As Sheryl Crow knows, the first Bubble Watch cut is the deepest. Early versions of the Watch will err on the side of inclusion (to the Watch) and exclusion (from the locks category), in order to full the yummy middle with info on as many teams as possible. For the time being, the standard cutoffs (RPI Top 100 for BCS leagues; Top 60 for everyone else, based on at-large history/trends) will be reevaluated to account for a handful of interesting additional cases.
Remember, records listed are Division I only, per NCAA tournament selection guidelines. All RPI and SOS data are from Sunday's collegerpi.com RPI report.
Also remember that Bubble Watch is like a public trust, and your collective knowledge helps shape every version. Send your very valuable feedback to email@example.com or to @aglock on Twitter. All submissions are read; polite, fact-based ones stand the best chance of a response. Submissions that claim your team's record is wrong because you failed to read the bold sentence in the previous paragraph will be forwarded to failblog.org.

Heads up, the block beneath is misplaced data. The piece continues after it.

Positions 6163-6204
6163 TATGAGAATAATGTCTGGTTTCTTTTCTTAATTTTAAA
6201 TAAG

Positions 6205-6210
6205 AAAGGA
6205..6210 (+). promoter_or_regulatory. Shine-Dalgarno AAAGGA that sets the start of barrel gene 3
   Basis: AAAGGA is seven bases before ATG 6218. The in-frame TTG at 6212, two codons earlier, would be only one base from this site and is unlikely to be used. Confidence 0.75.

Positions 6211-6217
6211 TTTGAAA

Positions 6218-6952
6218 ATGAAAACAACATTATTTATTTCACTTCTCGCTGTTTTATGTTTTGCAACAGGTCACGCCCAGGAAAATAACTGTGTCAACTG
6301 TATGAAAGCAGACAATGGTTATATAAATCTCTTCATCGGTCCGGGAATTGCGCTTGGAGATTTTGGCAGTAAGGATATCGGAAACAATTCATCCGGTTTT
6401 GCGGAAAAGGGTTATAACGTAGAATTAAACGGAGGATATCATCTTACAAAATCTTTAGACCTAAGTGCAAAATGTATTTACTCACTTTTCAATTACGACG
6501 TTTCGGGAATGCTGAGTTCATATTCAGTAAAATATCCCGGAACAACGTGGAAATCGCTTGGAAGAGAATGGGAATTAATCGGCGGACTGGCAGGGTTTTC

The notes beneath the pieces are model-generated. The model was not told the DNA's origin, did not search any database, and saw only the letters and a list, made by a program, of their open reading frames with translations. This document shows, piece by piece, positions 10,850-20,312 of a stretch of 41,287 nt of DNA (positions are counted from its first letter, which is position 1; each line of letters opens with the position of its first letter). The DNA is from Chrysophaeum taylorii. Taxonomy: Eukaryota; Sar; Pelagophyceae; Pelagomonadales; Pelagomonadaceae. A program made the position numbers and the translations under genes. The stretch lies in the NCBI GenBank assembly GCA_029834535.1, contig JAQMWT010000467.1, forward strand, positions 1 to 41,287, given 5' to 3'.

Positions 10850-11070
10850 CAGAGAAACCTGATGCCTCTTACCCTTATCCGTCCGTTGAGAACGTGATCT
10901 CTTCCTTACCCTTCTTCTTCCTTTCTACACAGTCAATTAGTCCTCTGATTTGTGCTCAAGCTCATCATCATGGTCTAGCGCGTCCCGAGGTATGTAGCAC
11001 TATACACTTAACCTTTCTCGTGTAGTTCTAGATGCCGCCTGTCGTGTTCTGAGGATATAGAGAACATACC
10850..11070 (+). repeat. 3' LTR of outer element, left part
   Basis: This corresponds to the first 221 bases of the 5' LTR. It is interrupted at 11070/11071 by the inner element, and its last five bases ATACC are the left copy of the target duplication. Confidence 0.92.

Looking forward to the journey! Thanks for coming along for the ride ...
The Blue Devils found out on Saturday that they won't exactly stroll through the conference, but they still look like the best team in the league at this point and are in the mix for a No. 1 seed in the NCAAs.
SHOULD BE IN
It seems a bit silly to have North Carolina (12-4, 1-0, RPI: 44, SOS: 42) in here since the Heels are a 3 seed in my bracket, but UNC's work so far has only been OK. Before losing at College of Charleston in a sizeable upset, the Heels' three losses had been to Syracuse (at MSG), at Kentucky and vs. Texas in Dallas. They also beat Ohio State (with Evan Turner) and Michigan State.
IN THE MIX